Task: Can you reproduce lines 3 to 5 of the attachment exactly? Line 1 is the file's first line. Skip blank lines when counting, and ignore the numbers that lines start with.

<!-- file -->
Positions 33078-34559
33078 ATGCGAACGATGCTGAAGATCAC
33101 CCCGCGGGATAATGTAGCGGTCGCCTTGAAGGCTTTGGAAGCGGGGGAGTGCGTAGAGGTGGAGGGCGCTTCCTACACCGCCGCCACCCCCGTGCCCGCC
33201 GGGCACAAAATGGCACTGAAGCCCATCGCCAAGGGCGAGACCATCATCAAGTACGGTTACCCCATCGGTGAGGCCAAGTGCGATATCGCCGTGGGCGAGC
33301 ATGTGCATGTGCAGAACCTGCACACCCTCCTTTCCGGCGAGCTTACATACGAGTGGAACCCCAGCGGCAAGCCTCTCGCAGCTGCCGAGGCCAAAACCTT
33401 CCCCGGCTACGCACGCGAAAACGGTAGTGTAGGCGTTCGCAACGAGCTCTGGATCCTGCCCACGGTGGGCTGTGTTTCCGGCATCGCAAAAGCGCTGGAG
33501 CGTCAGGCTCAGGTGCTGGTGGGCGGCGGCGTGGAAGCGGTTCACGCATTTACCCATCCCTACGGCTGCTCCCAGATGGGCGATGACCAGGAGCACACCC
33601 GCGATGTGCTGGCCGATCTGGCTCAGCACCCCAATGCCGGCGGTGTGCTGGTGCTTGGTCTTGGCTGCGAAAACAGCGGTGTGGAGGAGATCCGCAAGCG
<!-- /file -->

33101 CCCGCGGGATAATGTAGCGGTCGCCTTGAAGGCTTTGGAAGCGGGGGAGTGCGTAGAGGTGGAGGGCGCTTCCTACACCGCCGCCACCCCCGTGCCCGCC
33201 GGGCACAAAATGGCACTGAAGCCCATCGCCAAGGGCGAGACCATCATCAAGTACGGTTACCCCATCGGTGAGGCCAAGTGCGATATCGCCGTGGGCGAGC
33301 ATGTGCATGTGCAGAACCTGCACACCCTCCTTTCCGGCGAGCTTACATACGAGTGGAACCCCAGCGGCAAGCCTCTCGCAGCTGCCGAGGCCAAAACCTT